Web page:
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SearchTHIS: Google and Privacy

Kevin M. Ryan
SearchTHIS: Google and Privacy Kevin M. Ryan

There is a giant rock screaming toward earth and we have only eight days to stop it. It's what the movie "Armageddon" called a global killer. Who will help us? Just like in the movie, the federal government has broken into the patent office to steal the plans for the world's biggest and best drill. We'll fly up to the asteroid, drill a hole in it and blow that sucker sky high from the inside out.

Phew! Another crisis averted.

Of course, the government's smartest scientists couldn't get the drill right, so the guy who made it had to fly to the asteroid and do it himself. Patents might not apply to outer space, but what about cyberspace? In times of crisis can the government just break in and take what they want? Who determines the level of desperation needed for an all access pass?

Just when you thought your most private of thoughts were safe, the Justice Department has issued subpoena's to Microsoft, AOL, Yahoo! and Google to support yet another serious crisis.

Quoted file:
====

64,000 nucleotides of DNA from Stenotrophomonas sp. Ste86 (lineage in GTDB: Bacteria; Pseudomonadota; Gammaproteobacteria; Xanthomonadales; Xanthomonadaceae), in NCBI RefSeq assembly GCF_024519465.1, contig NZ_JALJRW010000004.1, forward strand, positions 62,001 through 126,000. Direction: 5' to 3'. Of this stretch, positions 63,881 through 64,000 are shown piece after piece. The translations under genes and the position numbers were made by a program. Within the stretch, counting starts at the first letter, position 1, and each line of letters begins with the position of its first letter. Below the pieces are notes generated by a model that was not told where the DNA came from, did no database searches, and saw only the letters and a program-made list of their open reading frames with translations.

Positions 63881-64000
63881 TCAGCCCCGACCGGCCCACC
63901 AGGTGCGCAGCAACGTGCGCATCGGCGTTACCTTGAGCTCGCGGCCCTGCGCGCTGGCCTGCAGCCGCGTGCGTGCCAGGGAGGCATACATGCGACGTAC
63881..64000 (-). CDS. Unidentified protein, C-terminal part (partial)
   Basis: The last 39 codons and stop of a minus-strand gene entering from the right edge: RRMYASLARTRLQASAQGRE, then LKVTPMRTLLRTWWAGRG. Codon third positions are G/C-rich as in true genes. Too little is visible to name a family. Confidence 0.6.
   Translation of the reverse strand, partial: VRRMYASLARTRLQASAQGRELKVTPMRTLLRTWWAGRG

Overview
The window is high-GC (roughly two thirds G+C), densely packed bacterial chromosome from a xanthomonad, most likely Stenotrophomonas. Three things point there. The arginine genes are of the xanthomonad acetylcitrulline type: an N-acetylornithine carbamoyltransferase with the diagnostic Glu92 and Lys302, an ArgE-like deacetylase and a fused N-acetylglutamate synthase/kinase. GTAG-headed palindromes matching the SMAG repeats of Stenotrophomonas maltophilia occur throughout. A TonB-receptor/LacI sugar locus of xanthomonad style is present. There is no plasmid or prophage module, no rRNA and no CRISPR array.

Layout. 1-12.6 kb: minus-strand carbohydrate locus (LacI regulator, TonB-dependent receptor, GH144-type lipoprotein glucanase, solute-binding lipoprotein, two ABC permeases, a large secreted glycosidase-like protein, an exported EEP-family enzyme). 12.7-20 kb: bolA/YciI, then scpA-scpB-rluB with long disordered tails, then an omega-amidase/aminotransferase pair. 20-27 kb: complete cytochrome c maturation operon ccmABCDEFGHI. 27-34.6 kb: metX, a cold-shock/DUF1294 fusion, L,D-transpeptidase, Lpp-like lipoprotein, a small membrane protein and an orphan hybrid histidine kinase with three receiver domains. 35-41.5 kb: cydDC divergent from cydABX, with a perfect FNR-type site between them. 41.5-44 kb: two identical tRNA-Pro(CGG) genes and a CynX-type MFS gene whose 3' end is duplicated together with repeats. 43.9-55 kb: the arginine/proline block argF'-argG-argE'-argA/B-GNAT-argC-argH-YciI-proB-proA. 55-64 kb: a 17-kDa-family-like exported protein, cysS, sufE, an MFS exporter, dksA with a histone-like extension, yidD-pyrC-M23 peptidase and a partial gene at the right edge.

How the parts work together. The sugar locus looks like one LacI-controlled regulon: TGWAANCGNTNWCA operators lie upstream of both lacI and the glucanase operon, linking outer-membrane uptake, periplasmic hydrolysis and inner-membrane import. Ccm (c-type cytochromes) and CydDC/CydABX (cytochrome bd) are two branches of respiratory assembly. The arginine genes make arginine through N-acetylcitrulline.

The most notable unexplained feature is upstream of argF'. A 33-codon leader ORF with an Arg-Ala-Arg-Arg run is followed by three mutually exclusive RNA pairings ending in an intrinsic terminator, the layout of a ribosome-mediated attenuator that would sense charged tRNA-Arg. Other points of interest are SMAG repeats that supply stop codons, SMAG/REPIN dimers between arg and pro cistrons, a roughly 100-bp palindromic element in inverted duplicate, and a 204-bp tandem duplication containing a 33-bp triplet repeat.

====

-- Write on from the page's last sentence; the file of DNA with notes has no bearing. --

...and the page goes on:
Facts du jour
It's all about the porn, really. 1998's Child Online Protection Act (COPA) had an admirable goal: keep porn out of the hands of children. Yet for a whole lot of good reasons, several courts have knocked the statute down since then. The most recent effort was Ashcroft vs. American Civil Liberties Union (ACLU) in June, 2004. The Supreme Court upheld the block on enforcing COPA since it was likely to be unconstitutional. It is also worth noting that many other local and state laws have been passed to help protect children.

The ACLU is once again contending that COPA is in violation of the first amendment, while the Justice Department is once again seeking the ability to enforce COPA and has asked (read: ordered) some assistance from search providers in building a cogent argument. They hope to prove that parental controls and filters are not nearly enough protection for our kids, and they expect to support the argument with search data.